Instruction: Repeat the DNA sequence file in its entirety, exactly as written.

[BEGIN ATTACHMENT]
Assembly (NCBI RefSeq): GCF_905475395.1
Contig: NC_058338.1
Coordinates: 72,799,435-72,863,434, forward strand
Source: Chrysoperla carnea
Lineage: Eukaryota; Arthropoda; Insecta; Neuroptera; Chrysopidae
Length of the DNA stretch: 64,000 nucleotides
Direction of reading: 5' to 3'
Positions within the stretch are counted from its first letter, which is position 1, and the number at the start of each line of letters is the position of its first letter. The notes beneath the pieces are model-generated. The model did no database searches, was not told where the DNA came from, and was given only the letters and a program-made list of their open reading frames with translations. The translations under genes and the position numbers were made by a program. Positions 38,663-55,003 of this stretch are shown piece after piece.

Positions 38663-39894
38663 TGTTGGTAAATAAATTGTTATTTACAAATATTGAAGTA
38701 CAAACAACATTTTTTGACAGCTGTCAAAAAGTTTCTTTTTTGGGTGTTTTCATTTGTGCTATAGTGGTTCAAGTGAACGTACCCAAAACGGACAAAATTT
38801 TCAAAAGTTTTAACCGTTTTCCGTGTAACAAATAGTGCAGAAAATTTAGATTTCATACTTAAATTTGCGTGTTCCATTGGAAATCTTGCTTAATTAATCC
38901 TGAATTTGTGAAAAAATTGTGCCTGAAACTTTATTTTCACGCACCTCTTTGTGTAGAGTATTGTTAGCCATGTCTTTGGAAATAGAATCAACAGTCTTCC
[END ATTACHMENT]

Assembly (NCBI RefSeq): GCF_905475395.1
Contig: NC_058338.1
Coordinates: 72,799,435-72,863,434, forward strand
Source: Chrysoperla carnea
Lineage: Eukaryota; Arthropoda; Insecta; Neuroptera; Chrysopidae
Length of the DNA stretch: 64,000 nucleotides
Direction of reading: 5' to 3'
Positions within the stretch are counted from its first letter, which is position 1, and the number at the start of each line of letters is the position of its first letter. The notes beneath the pieces are model-generated. The model did no database searches, was not told where the DNA came from, and was given only the letters and a program-made list of their open reading frames with translations. The translations under genes and the position numbers were made by a program. Positions 38,663-55,003 of this stretch are shown piece after piece.

Positions 38663-39894
38663 TGTTGGTAAATAAATTGTTATTTACAAATATTGAAGTA
38701 CAAACAACATTTTTTGACAGCTGTCAAAAAGTTTCTTTTTTGGGTGTTTTCATTTGTGCTATAGTGGTTCAAGTGAACGTACCCAAAACGGACAAAATTT
38801 TCAAAAGTTTTAACCGTTTTCCGTGTAACAAATAGTGCAGAAAATTTAGATTTCATACTTAAATTTGCGTGTTCCATTGGAAATCTTGCTTAATTAATCC
38901 TGAATTTGTGAAAAAATTGTGCCTGAAACTTTATTTTCACGCACCTCTTTGTGTAGAGTATTGTTAGCCATGTCTTTGGAAATAGAATCAACAGTCTTCC